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article imageThe role of supervised learning in artificial intelligence

By Karen Graham     Apr 7, 2019 in Technology
The vision of artificial intelligence as an omniscient super-intelligence is nothing like the technology we see and use today. It's nothing remotely close to the robotic society depicted in Sci-Fi movies. That kind of AI is greatly exaggerated.
The AI in use today is actually a group of related technologies, including machine learning, supervised learning, and computer vision that allows companies to create automated tasks on a large scale. Supervised learning is the "backbone" of most artificial intelligence systems in use today.
"There are a lot of real risks to AI," said CNET senior editor Stephen Shankland, like "job displacement, more advanced weapons, and new ways for humans to be bad to other humans." But sci-fi scenarios "vastly overstate the risk."
We have AI in our homes and workplace, like Amazon's Alexa, Google Home, and Apple's Siri. These devices are not programmed to be independently intelligent, but to excel at so-called "smart" interactions. Basically, they are designed to be guides or assistants and provide memory extension.
Microsoft s Seeing AI uses artificial intelligence to work out what s going in the world and provide...
Microsoft's Seeing AI uses artificial intelligence to work out what's going in the world and provide an audio description to the user
© Microsoft
Supervised learning and AI
With artificial intelligence, automated interactions are powered by algorithms that are coded by humans. In supervised learning, the training data consist of a set of training examples. Each example is a pair consisting of an input object (typically a vector) and the desired output value (also called the supervisory signal). What does this all mean?
The machine learns by processing massive amounts of data and in the process, AI learns to adapt to ever-changing real-world conditions. For example, A supervised learning algorithm analyzes the training data and produces an inferred function, which can be used for mapping new examples (machine learning).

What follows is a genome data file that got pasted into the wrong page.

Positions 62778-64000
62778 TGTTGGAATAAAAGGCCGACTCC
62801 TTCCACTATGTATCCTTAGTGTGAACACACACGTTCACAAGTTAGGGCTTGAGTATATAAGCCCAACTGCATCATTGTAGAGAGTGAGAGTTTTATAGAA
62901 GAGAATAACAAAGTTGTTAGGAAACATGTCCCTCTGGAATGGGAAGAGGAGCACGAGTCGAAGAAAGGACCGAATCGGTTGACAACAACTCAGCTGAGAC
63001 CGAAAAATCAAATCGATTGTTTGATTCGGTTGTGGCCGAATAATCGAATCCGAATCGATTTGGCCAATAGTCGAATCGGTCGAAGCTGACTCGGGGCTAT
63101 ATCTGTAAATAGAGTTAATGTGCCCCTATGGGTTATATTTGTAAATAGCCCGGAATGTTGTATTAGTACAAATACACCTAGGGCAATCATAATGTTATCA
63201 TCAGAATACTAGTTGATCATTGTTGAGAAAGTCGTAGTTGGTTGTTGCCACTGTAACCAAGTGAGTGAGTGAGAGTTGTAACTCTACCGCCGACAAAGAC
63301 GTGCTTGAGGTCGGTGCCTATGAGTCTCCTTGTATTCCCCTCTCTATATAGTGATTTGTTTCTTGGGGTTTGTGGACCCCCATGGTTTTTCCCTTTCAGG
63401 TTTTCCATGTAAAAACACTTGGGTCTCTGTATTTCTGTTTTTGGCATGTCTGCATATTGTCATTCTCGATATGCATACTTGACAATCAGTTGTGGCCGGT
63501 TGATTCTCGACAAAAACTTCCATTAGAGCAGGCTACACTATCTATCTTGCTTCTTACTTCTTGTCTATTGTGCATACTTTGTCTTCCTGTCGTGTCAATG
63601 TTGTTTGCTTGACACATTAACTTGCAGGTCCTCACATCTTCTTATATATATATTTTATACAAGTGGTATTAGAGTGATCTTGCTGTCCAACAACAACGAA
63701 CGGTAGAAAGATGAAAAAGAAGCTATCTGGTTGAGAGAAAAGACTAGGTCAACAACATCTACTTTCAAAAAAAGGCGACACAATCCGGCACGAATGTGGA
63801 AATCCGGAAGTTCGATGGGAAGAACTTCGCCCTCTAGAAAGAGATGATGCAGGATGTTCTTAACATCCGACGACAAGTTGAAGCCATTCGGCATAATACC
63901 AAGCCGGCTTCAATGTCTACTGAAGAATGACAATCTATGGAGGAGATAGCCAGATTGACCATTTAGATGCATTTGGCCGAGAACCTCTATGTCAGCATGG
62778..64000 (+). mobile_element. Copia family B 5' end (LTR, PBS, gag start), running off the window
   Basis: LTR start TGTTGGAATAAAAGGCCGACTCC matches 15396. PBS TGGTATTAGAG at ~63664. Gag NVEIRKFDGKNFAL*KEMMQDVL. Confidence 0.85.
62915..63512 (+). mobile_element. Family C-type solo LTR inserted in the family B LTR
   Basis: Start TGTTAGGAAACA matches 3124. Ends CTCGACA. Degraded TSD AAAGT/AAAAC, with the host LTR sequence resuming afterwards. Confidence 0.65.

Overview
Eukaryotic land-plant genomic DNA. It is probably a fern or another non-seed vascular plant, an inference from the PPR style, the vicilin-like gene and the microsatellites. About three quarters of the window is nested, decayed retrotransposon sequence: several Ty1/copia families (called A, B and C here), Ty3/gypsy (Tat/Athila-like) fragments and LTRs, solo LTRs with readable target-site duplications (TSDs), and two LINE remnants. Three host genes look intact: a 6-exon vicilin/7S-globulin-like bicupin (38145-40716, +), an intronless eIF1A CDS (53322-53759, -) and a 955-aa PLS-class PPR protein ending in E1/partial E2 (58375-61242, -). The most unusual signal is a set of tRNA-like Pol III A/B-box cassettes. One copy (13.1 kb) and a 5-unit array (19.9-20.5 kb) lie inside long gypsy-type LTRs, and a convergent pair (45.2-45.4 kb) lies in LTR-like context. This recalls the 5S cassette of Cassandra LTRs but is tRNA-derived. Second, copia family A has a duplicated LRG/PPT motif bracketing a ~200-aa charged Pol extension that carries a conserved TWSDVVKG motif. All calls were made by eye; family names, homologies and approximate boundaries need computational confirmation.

File photo: The first autonomous shuttle has arrived in Western Canada! ELA is a project the City of...
File photo: The first autonomous shuttle has arrived in Western Canada! ELA is a project the City of Calgary partnered on as part of the city's 30-year Transportation Plan.
City of Calgary, Alberta
Supervised learning has played a key role in the advancement of self-driving cars. "A self-driving car knows how to avoid a pedestrian and knows how to stay in a lane because humans have sat down with images taken from the front of these cars and said, 'this is a human, this is a lane that marks the edge of the road,'" said Figure Eight CTO Rob Monroe.
"It's these thousands and thousands of hours of human feedback that ultimately enables a self-driving car to be trained to automate the task" of driving.
Other industries using AI
Using "computer vision," AI has enabled the breakthrough of a number of technologies in the healthcare field. Arterys is an online medical imaging platform. Fabian Becker, the CEO of Arterys says using AI to assist in making a diagnosis can save many lives.
Multi-modality viewer for 2D and 3D image analysis.
Multi-modality viewer for 2D and 3D image analysis.
"We are working on automating that [process], and it's really a quantum leap because the system can propose a suggestion to the physicians" in a fraction of the time it takes a human. The Artery platform is entirely web-based and cleared by the FDA.
The world of agriculture is also benefiting from machine learning and computer vision AI systems. Blue River is just one of many new companies using computer vision and AI to make it easier for machines to identify weeds, select fields and optimize planting times.
Blue River has introduced an advanced "See and Spray" machine to make farming even smarter. "[Our database] is now close to a million images, across many different farms in many different geographies," said Jorge Heraud, CEO of Blue River Technology.
See & Spray  the world s first smart sprayer
See & Spray, the world's first smart sprayer
Blue River
The company's AI-enabled machine is easy to use and runs at speeds up to 12 miles per hour, and can be towed behind a tractor. "It looks at every single plant 50 times per second" and determines "'is this a crop or is this a weed,' then applies herbicides only to the weed and nowhere else."
Artificial intelligence is easily misunderstood, said quantitative futurist Amy Webb, because AI is tied to the way our brains work and how we think. It really can't be any other way because AI is tied to what we as humans can teach it, based on our own input and learning experiences.
Which means, Webb said, we're all using AI all the time. "It's part of our everyday lives."
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